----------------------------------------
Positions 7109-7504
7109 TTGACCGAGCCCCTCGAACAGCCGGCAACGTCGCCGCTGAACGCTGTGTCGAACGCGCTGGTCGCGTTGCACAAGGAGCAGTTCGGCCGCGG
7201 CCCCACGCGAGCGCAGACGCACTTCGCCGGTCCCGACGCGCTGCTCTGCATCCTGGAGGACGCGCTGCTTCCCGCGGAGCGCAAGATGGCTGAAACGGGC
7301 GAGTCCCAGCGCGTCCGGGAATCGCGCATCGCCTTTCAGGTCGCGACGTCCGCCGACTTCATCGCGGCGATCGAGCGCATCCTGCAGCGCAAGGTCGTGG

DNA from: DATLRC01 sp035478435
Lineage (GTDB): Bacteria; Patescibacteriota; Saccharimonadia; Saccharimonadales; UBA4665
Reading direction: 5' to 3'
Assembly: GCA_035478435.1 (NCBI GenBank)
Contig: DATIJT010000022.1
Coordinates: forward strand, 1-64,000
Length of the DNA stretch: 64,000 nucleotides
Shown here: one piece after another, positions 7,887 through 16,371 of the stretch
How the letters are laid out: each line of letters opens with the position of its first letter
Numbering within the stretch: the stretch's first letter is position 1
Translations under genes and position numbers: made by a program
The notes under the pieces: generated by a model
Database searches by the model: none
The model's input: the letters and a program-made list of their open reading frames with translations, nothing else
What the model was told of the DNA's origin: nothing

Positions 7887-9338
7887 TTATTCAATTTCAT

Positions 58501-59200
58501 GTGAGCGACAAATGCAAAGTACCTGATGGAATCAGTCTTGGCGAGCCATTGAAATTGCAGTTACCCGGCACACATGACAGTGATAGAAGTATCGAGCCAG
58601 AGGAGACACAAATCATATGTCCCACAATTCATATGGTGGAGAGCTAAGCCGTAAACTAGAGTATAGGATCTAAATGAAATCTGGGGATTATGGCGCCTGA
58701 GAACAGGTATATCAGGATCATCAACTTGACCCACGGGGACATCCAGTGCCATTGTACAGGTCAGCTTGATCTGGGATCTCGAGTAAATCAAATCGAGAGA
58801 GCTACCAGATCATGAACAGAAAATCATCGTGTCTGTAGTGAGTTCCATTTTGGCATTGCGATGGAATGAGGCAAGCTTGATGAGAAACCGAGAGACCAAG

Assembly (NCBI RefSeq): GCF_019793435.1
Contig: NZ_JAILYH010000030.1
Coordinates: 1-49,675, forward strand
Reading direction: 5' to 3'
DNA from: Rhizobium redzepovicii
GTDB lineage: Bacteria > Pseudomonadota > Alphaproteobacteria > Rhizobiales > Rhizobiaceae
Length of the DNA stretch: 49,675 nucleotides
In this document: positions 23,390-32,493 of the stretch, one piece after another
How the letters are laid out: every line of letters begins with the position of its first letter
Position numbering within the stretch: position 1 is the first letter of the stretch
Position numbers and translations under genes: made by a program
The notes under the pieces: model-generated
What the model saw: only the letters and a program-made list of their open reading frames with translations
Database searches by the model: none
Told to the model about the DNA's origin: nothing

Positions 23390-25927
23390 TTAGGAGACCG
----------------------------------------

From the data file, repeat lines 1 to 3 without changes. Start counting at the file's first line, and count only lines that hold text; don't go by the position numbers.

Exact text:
Positions 7109-7504
7109 TTGACCGAGCCCCTCGAACAGCCGGCAACGTCGCCGCTGAACGCTGTGTCGAACGCGCTGGTCGCGTTGCACAAGGAGCAGTTCGGCCGCGG
7201 CCCCACGCGAGCGCAGACGCACTTCGCCGGTCCCGACGCGCTGCTCTGCATCCTGGAGGACGCGCTGCTTCCCGCGGAGCGCAAGATGGCTGAAACGGGC